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Clin Med Res. 2019 Jul 19. pii: cmr.2018.1429. doi: 10.3121/cmr.2018.1429. [Epub ahead of print]

Abdominal Physical Signs and Medical Eponyms: Part II. Percussion and Auscultation, 1924-1980.

Author information

1
University of Central Florida College of Medicine, Graduate Medical Education, 6850 Lake Nona Blvd, Orlando, FL 32827.
2
University of Florida, Department of Medicine, 2000 SW Archer Rd, Gainesville, FL 32610.
3
Erciyes University School of Pharmacy, Department of the History of Pharmacy and Ethics, Talas, Kayseri 38280 Turkey.
4
Marshfield Clinic Research Institute, 1000 North Oak Avenue, Marshfield, WI 54449.
5
University of Central Florida College of Medicine, Department of Internal Medicine, 6850 Lake Nona Blvd, Orlando, FL 32827; Email: steven.yale.md@gmail.com steven.yale.md@gmail.com.

Abstract

BACKGROUND:

Percussion and auscultation are derived from the Latin words to touch and hear respectively. Covered are abdominal percussion signs and ausculatory sign discovered from 1924 to 1980. Signs ascribed as medical eponyms pay homage to these physicians who provided new and unique insights into disease.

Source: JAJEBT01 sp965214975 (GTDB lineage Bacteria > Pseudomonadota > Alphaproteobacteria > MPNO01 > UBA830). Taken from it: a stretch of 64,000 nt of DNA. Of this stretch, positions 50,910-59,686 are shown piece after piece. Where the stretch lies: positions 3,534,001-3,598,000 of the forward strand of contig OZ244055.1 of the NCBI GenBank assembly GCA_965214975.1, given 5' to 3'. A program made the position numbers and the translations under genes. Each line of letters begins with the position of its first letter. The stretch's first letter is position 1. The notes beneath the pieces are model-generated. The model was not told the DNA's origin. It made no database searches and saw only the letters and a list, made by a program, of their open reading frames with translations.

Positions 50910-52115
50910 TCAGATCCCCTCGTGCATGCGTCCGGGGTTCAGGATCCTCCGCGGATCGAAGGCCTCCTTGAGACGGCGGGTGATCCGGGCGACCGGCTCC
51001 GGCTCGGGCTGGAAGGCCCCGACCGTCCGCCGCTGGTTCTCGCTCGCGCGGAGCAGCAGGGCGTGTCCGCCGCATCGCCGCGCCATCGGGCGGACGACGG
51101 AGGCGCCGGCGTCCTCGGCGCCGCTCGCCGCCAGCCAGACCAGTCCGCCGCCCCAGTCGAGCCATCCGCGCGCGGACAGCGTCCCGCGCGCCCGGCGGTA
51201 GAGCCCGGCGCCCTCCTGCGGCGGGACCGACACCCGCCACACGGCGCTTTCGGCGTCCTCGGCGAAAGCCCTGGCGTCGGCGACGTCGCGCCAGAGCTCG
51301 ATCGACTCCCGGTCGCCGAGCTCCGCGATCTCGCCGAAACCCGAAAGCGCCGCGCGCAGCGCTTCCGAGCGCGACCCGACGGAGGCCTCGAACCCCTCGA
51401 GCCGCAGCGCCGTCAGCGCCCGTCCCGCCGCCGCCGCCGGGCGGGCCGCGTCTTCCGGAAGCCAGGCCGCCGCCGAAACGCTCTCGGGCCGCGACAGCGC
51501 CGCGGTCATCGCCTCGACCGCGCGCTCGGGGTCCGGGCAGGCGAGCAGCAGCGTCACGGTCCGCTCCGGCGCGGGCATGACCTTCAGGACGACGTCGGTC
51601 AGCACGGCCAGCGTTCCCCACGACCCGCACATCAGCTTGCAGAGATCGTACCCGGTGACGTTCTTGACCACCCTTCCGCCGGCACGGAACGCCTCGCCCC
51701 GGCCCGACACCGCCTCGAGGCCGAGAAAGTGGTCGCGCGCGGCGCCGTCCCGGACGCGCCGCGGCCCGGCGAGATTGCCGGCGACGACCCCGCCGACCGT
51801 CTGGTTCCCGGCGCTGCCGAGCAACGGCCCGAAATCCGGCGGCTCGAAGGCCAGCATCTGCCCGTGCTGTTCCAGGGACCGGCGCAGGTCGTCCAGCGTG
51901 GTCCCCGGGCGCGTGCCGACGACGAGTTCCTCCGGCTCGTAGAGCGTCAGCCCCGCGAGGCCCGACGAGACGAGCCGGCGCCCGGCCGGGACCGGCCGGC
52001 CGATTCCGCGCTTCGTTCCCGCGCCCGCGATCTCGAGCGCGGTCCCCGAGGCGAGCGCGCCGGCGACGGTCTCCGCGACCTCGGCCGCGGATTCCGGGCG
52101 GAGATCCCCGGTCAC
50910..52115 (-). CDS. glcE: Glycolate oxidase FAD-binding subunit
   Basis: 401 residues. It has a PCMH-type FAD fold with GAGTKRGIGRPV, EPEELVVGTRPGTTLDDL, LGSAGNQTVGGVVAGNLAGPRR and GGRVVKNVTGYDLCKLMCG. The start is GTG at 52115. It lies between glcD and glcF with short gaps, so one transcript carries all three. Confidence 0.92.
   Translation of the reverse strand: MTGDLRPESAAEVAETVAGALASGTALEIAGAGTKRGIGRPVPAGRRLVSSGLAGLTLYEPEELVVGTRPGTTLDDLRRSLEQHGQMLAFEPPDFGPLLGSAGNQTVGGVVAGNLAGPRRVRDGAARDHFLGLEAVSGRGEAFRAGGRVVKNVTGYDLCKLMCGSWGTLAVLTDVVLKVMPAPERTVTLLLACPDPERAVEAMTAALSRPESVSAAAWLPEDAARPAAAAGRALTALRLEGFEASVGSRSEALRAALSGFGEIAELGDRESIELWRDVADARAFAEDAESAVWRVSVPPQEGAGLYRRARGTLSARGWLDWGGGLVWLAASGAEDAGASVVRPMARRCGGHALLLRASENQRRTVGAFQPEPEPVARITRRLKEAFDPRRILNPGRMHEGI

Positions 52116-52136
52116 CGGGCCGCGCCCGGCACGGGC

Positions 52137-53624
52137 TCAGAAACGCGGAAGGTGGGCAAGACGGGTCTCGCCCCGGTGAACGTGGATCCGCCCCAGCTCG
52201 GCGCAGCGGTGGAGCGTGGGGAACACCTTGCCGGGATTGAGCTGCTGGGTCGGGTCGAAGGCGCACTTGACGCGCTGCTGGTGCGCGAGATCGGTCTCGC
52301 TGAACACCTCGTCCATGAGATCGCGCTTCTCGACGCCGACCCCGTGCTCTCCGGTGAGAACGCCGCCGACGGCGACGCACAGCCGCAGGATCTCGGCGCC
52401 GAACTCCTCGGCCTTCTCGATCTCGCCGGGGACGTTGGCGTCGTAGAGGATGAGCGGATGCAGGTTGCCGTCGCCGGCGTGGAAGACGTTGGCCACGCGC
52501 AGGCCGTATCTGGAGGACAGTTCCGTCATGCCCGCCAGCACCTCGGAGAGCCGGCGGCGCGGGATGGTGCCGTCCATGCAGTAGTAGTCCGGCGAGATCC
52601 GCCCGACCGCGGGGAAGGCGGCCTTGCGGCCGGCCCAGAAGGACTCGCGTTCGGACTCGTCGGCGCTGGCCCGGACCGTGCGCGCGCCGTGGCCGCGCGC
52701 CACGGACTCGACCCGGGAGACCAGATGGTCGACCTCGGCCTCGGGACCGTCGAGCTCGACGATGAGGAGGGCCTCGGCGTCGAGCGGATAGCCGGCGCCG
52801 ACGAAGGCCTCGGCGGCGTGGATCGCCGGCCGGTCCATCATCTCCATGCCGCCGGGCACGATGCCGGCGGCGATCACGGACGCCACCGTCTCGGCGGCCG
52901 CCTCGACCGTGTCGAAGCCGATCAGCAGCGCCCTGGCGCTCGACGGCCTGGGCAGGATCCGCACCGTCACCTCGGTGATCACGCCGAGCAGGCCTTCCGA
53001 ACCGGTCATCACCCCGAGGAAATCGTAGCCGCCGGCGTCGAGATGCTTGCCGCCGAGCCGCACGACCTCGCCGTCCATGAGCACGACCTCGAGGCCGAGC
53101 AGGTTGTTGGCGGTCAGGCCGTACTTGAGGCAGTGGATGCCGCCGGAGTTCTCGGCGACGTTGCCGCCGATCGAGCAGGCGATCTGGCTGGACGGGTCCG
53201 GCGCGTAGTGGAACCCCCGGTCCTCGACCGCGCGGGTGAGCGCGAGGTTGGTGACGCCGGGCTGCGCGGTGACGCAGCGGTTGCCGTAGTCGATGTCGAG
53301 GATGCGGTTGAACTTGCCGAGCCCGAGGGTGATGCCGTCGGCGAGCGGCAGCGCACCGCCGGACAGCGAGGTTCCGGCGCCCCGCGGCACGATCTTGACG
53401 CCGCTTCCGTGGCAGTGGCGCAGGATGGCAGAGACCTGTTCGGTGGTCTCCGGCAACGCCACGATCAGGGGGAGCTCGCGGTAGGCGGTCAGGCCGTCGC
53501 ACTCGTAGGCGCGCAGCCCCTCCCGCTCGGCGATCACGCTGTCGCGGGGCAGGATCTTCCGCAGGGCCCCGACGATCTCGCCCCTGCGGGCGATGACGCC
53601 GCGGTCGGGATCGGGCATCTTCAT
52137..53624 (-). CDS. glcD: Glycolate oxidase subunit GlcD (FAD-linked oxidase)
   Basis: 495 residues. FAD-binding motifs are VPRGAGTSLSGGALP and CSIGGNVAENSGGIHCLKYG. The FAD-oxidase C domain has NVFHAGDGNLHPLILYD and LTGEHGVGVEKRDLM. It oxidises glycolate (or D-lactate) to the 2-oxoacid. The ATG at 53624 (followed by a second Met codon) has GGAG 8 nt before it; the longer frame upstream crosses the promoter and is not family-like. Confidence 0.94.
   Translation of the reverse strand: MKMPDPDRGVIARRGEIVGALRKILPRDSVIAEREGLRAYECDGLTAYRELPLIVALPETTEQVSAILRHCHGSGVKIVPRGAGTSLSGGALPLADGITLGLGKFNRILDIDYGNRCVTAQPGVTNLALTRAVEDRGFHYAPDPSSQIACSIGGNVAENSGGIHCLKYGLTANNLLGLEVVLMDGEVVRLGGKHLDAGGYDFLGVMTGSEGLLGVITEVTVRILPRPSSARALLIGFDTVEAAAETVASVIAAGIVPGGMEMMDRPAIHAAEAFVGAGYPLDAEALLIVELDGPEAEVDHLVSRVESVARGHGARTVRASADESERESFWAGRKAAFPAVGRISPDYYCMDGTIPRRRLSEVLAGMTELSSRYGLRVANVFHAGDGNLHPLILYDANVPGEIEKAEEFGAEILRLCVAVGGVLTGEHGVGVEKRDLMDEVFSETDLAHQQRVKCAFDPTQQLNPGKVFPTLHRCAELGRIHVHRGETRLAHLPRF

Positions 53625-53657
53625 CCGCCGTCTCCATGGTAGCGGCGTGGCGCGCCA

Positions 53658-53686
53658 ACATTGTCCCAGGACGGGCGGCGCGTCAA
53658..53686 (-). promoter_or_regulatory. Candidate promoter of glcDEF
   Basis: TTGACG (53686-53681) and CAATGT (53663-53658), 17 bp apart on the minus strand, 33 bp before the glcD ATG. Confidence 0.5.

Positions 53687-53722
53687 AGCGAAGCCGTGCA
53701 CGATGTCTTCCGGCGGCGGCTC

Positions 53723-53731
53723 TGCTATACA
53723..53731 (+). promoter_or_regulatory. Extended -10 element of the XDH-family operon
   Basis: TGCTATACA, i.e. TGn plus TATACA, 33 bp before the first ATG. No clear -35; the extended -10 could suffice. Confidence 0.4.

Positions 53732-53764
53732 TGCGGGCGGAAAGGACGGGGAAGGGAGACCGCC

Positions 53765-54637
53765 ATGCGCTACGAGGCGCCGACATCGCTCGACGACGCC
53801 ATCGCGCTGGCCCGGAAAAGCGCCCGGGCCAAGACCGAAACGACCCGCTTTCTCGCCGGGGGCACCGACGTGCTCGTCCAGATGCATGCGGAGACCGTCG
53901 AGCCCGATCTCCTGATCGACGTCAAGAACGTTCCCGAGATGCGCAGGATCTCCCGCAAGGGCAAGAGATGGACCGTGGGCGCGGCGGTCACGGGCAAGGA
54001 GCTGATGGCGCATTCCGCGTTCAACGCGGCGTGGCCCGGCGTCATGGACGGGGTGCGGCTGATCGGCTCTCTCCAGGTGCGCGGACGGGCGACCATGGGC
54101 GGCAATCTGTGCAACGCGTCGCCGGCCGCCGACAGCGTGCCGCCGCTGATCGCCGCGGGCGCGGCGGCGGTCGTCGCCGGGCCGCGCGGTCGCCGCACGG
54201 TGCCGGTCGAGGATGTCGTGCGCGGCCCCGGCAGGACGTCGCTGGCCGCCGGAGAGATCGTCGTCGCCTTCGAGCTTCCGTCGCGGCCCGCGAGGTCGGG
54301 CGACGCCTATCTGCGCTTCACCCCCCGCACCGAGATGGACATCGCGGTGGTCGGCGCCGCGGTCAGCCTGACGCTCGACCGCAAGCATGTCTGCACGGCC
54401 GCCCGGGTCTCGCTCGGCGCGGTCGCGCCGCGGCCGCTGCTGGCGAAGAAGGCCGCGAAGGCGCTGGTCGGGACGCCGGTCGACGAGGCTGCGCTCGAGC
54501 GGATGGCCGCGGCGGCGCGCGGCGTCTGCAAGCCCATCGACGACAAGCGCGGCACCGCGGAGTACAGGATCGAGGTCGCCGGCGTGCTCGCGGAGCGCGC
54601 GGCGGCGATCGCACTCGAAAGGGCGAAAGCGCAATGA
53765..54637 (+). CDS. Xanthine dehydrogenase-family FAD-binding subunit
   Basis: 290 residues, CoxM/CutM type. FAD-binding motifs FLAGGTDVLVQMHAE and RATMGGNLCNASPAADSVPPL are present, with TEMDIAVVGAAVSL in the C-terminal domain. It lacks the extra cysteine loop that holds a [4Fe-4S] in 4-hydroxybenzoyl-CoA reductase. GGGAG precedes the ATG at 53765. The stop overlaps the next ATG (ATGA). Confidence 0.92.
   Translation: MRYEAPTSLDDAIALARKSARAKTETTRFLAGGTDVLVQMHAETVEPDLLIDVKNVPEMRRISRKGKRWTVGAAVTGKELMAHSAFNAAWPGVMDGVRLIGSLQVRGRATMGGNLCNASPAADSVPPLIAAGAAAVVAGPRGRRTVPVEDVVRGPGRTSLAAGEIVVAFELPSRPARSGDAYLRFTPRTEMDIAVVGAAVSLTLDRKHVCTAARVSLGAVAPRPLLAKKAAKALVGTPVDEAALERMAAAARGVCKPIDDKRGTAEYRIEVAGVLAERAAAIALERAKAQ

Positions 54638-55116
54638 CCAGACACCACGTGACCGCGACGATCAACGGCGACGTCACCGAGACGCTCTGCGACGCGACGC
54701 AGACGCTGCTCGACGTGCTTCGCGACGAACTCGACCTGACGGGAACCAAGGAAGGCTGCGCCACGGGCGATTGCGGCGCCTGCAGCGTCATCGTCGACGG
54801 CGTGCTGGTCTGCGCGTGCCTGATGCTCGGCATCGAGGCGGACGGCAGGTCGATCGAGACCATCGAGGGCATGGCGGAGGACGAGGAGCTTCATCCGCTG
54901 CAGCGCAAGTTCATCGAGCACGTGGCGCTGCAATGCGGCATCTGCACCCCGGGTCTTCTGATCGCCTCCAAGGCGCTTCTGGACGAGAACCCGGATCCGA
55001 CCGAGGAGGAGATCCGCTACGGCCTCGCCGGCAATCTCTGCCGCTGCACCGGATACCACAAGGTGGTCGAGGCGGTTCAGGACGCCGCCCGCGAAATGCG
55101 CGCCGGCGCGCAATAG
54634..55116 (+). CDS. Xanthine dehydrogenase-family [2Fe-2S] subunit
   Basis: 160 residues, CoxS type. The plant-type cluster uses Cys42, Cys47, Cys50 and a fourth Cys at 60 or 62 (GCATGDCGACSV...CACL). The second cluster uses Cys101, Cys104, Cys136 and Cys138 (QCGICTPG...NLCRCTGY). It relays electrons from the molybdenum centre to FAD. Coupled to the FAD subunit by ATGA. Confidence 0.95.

DATA SOURCES:

PubMed Medline, online Internet word searches, textbooks, and references from other source text. PubMed was searched using the Medical Subject Heading (MeSH) of the name of the eponyms and text words associated with the sign.

CONCLUSION:

Many of these signs have been discarded because of modern imaging and diagnostic techniques. When combined with a high clinical suspicion, positive results using percussion combined with palpation is a useful bedside technique in detecting splenic enlargement. Thus some of these maneuvers remain important bedside techniques that skilled practitioners should master and along with a meaningful history provides relevant information to diagnosis. It is through learning about these techniques that we gain a sense of humility on the difficulty that physicians were faced prior to the advent of techniques which now allow us an easier way to visualize and diagnose the underlying disease processes.

KEYWORDS:

Abdomen; Auscultation; Eponyms; History of Medicine; Percussion; Signs

PMID:
31324737
DOI:
10.3121/cmr.2018.1429
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